Again, if scientists are considering that there is a 3rd party entity, constructing our reality, then the term 'simulation' should not be used since that would require knowing that there is another reality that is being simulated. Hence, I have proposed that 'projection hypothesis' would be a better terminology.

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Re: The 'simulation hypothesis' title major flaw

Post by Noax » Wed Jul 11, 2018 9:10 am

attofishpi wrote:
Wed Jul 11, 2018 6:07 am
I think we have been on an entirely different page here all along. The thread is about the terminology being used, it is not an argument for or against the theories within the hypothesis, even though you have cleverly drawn me into such a debate.
OK, trying to stick with that then.
Again, if scientists are considering that there is a 3rd party entity, constructing our reality, then the term 'simulation' should not be used since that would require knowing that there is another reality that is being simulated.[/quote]That was what my car comment was about. To simulate one, you need to know about a car I suppose, but not about a real one. The thing simulated need not necessarily be 'another reality'.
Hence, I have proposed that 'projection hypothesis' would be a better terminology.
So same proposal with a different name? What is the proposal? Part of what my comments concerned is that there are two very distinct proposals. Scientists usually talk about actual simulations, but pop science like the links you put out are typically about VR like in the matrix. Which one of the two do you wish to attach the label 'projection'? I think it would be the latter (the VR) since that involves one or more subjects onto which the reality is projected. But then your comment does not apply. There is no other reality that is known since the experiencer makes of it as he wills. It becomes a video game like minecraft, which does not require knowing that there is that other reality. So perhaps I don't understand your assertion about knowing the reality that is projected. Do you mean 'knowing that it exists'? Most would not say that each minecraft reality exists.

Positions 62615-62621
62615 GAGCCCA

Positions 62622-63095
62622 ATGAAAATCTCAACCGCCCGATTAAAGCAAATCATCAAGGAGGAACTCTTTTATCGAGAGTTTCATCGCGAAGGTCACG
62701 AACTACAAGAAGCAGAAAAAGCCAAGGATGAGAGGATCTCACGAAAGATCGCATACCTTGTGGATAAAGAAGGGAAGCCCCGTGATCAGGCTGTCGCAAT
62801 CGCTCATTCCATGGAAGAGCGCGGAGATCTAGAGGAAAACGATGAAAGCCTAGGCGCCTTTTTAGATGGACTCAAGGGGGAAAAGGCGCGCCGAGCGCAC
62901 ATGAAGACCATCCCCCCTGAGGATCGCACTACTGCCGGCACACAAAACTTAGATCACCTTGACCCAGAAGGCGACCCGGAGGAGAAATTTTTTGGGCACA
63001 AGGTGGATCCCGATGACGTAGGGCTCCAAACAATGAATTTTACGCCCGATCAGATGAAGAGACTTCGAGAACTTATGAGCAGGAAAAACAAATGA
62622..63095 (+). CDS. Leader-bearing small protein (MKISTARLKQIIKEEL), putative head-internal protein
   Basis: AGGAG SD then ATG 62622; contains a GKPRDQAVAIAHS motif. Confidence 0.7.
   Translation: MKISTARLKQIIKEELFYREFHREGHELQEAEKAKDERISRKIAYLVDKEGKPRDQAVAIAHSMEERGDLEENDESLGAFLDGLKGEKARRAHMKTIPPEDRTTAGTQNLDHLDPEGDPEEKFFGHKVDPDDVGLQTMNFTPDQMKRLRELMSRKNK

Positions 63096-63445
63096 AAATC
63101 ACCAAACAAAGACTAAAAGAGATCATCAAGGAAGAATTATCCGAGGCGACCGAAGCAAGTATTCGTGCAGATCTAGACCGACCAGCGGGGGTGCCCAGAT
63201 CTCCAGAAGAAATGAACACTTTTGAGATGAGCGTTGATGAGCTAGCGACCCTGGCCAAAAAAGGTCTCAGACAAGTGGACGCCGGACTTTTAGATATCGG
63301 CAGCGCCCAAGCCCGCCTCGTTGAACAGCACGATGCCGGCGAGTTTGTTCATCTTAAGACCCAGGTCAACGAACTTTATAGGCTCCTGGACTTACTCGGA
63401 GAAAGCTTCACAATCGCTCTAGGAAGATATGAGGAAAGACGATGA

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Re: The 'simulation hypothesis' title major flaw

Post by Dalek Prime » Wed Jul 11, 2018 6:44 pm

I don't see how it matters how or where our reality comes to us, if we are stuck with it anyway. No point in getting worked up over something we can't change. If you're a brain in a vat, that's what you've got, and may as well accept it.

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Re: The 'simulation hypothesis' title major flaw

Post by Noax » Wed Jul 11, 2018 10:45 pm

Dalek Prime wrote:
Wed Jul 11, 2018 6:44 pm
I don't see how it matters how or where our reality comes to us, if we are stuck with it anyway. No point in getting worked up over something we can't change.
This entire site is dedicated to people who want to get worked up over things that can't be changed and don't matter in any practical way.

I suppose the VR thing matters because it might become a moral issue when considering degradation/termination of the experience of one of the virtual experiencers. The rules seem different if you are taking you marching orders from a story that makes you comfortable for whatever reason, but lacks any actual evidence.